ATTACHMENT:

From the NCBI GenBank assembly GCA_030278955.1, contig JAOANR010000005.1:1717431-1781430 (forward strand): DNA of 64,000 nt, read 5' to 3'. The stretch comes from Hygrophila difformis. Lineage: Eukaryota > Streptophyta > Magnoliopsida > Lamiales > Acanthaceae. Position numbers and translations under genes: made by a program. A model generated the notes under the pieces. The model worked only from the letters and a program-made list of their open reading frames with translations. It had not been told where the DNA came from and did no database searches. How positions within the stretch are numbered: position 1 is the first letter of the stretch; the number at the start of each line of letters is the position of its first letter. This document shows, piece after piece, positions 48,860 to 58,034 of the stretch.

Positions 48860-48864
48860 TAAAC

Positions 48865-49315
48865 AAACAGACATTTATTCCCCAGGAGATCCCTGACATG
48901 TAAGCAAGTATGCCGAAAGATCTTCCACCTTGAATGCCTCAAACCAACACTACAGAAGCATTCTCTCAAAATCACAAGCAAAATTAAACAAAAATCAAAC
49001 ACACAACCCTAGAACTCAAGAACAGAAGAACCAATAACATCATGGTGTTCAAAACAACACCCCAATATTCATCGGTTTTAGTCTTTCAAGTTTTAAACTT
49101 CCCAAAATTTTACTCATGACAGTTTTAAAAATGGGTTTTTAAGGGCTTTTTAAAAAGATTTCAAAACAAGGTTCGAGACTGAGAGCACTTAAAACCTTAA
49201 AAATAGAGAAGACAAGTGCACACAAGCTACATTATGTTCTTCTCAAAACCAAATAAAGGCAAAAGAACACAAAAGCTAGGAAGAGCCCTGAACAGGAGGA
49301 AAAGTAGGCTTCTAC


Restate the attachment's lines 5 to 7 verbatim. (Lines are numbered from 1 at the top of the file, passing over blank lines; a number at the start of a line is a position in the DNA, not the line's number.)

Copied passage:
48865 AAACAGACATTTATTCCCCAGGAGATCCCTGACATG
48901 TAAGCAAGTATGCCGAAAGATCTTCCACCTTGAATGCCTCAAACCAACACTACAGAAGCATTCTCTCAAAATCACAAGCAAAATTAAACAAAAATCAAAC
49001 ACACAACCCTAGAACTCAAGAACAGAAGAACCAATAACATCATGGTGTTCAAAACAACACCCCAATATTCATCGGTTTTAGTCTTTCAAGTTTTAAACTT